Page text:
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The U.S. Fish and Wildlife Service works with others to conserve, protect and enhance fish, wildlife and plants and their habitats for the continuing benefit of the American people.

The U.S. Fish and Wildlife Service manages the 150 million-acre National Wildlife Refuge System of more than 551 National Wildlife Refuges and thousands of small wetlands and other special management areas. Under the Fisheries program we also operate 70 National Fish Hatcheries, 65 fishery resource offices and 86 ecological services field stations.

The vast majority of fish and wildlife habitat is on non-Federal lands. The Partners for Fish and Wildlife, Partners in Flight, Sport Fishing and Boating Partnership Council, and other partnership activities are the main ways we foster aquatic conservation and assist voluntary habitat conservation and restoration.

The Service employs approximately 9,000 people at facilities across the U.S. The Service is a decentralized organization with a headquarters office in Washington, D.C., with regional and field offices across the country.

Mission

  • Enforce federal wildlife laws,
  • Protect endangered species,
  • Manage migratory birds,
  • Restore nationally significant fisheries,
  • Conserve and restore wildlife habitat such as wetlands,
  • Help foreign governments with their international conservation efforts, and
  • Distribute hundreds of millions of dollars, through our Wildlife Sport Fish and Restoration program, in excise taxes on fishing and hunting equipment to State fish and wildlife agencies.

Video: This is the U.S. Fish & Wildlife Service

Video: Careers at the U.S. Fish & Wildlife Service

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Public Downloads - Español (Spanish)

When available, we provide all our content with a Spanish version in our public download section. You can find additional material from sources listed in all our articles.

 Video Playlist: U.S. Fish & Wildlife Service

National Wildlife Refuges Through the Lens
Audio described version:...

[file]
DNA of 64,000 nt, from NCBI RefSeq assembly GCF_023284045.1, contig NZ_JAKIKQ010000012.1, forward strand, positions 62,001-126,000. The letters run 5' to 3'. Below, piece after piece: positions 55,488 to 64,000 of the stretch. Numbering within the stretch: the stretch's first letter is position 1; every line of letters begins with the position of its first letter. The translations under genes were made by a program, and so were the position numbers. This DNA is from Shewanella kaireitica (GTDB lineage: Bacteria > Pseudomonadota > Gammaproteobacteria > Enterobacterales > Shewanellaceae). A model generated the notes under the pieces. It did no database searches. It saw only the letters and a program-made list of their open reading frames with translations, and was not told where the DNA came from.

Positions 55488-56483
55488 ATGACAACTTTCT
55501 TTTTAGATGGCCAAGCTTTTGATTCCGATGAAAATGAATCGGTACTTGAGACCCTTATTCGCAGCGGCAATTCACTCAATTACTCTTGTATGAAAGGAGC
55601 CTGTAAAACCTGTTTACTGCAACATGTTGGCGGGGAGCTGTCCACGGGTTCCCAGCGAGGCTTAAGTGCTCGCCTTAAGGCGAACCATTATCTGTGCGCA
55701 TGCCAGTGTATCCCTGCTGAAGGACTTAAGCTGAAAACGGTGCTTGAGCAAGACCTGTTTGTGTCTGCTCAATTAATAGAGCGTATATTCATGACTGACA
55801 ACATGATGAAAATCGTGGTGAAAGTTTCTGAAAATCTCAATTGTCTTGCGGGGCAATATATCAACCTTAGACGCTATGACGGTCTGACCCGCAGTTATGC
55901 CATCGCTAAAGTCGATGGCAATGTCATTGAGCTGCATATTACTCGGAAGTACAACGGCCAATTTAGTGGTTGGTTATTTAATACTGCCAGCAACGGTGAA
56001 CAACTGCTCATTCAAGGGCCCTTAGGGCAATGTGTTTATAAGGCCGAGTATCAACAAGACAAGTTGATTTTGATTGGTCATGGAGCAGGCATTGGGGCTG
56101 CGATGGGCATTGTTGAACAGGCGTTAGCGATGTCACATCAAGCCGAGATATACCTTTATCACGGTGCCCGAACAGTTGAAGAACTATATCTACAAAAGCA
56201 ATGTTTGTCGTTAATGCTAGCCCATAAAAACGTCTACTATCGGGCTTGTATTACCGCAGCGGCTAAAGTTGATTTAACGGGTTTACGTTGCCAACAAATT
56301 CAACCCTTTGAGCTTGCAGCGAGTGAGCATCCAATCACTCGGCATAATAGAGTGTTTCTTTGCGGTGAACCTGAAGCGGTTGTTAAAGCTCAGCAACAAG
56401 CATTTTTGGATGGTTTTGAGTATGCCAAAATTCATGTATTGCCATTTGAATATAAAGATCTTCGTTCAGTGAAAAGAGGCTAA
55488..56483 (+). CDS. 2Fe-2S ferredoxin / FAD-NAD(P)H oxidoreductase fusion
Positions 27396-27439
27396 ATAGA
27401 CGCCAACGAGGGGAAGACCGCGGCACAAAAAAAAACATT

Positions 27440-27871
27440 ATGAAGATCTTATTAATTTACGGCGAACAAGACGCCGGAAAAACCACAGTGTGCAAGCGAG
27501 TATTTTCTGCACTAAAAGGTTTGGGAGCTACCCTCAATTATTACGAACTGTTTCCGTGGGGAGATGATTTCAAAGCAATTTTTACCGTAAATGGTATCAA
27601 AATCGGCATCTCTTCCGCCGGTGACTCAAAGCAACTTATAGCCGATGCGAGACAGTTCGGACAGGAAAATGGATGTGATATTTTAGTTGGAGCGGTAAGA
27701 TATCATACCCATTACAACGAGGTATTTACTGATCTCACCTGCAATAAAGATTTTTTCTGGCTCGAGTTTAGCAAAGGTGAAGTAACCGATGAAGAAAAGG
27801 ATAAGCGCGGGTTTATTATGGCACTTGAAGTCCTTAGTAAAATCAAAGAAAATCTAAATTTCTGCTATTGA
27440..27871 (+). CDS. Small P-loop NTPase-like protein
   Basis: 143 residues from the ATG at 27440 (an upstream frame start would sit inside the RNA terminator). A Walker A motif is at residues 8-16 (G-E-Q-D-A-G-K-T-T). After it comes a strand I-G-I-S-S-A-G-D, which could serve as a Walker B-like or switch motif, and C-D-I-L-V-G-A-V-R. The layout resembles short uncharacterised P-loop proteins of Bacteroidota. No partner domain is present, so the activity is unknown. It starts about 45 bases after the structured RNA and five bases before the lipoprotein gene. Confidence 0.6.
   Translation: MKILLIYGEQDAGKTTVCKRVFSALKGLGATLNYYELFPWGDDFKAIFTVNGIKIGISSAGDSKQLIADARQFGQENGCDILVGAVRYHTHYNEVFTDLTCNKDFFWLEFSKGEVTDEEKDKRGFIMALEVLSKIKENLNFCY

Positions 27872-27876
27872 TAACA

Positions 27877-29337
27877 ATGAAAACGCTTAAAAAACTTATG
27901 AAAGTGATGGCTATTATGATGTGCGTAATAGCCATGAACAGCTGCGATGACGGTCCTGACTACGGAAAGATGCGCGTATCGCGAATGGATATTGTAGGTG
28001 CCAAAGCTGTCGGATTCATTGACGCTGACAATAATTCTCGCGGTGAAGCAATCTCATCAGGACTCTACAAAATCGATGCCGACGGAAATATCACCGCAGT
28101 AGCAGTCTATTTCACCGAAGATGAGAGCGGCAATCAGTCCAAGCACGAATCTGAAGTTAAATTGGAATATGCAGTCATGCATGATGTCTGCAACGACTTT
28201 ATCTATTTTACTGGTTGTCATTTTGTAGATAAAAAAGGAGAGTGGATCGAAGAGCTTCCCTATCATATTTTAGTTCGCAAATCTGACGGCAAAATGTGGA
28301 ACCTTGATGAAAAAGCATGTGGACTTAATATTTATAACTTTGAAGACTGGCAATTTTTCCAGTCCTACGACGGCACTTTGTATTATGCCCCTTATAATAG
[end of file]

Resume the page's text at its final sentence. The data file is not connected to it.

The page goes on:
Living Monuments
Audio described version: https://youtu.be/0etfwMm9q5E The National...
The Blue Continent: Journey to Rose Atoll Marine National Monument
Audio described version: https://youtu.be/JEHGhSsCv4g Rose Atoll Marine...
Closeness to the Wild
“Hunting and fishing gives me this connection with nature that you...
Bayou Sauvage Refuge: In Concert With Nature
Audio described version: https://youtu.be/3uxvVF8O0sI Bayou Sauvage...
Nature’s Home on the Front Range
Audio described version: https://youtu.be/qlggV2Om2kc The Colorado...
These Are Your National Wildlife Refuges
Audio described version: https://youtu.be/uDmzQyvG7vE The National...
Billy Frank Jr. Nisqually Refuge: “A Little Green Island”
Billy Frank Jr. Nisqually National Wildlife Refuge is about 50 miles...
Reconnect with Outdoor Traditions on a National Wildlife Refuge
The U.S. Fish and Wildlife Service manages an unparalleled public lands...
Prescribed fire at Arthur R. Marshall Loxahatchee National Wildlife Refuge
Fire -- prescribed and carefully managed -- can be a wildlands’ best...
Duck Hunting at Cache River National Wildlife Refuge
Cache River National Wildlife Refuge offers unique waterfowl hunting...
Bottomland Hardwood habitat at Bald Knob National Wildlife Refuge
Bald Knob National Wildlife Refuge provides a stop-over location where...

National Wildlife Refuges Through the Lens

Audio described version: https://youtu.be/HqRJrh7ipvk

Photographer/filmmaker Ian Shive has traveled from the South Pacific to Florida and from Alaska to New England capturing the natural beauty of U.S. Fish and Wildlife Service ...

 

What Happens When an Animal Species Goes Extinct?

All Known Species in One Place

Encyclopedia of Life's information on all the planet's 1.9 million known species is compiled from existing databases and from contributions by experts and non-experts throughout the world. It aims to build one "infinitely expandable" page for each species, including video, sound, images, graphics, as well as text. Free to use and share.

Southern Historic Birth is Hope for White Rhinos

A historic and successful birth of a southern white rhino calf at the San Diego Zoo Safari Park—the conservation organization’s first rhino born following hormone-induced ovulation and artificial insemination. The mother, Victoria, gave birth to a healthy male calf Sunday, July 28, 2019.

Loss of Northern White Rhinos

Ol Pejeta Conservancy in Kenya: Less than a century ago, hundreds of thousands of northern white rhinos roamed the landscape of Central Africa. The last male, known as Sudan, died in March 2018 at the age of 45. The two remaining white rhinos are females, Najin and Fatu.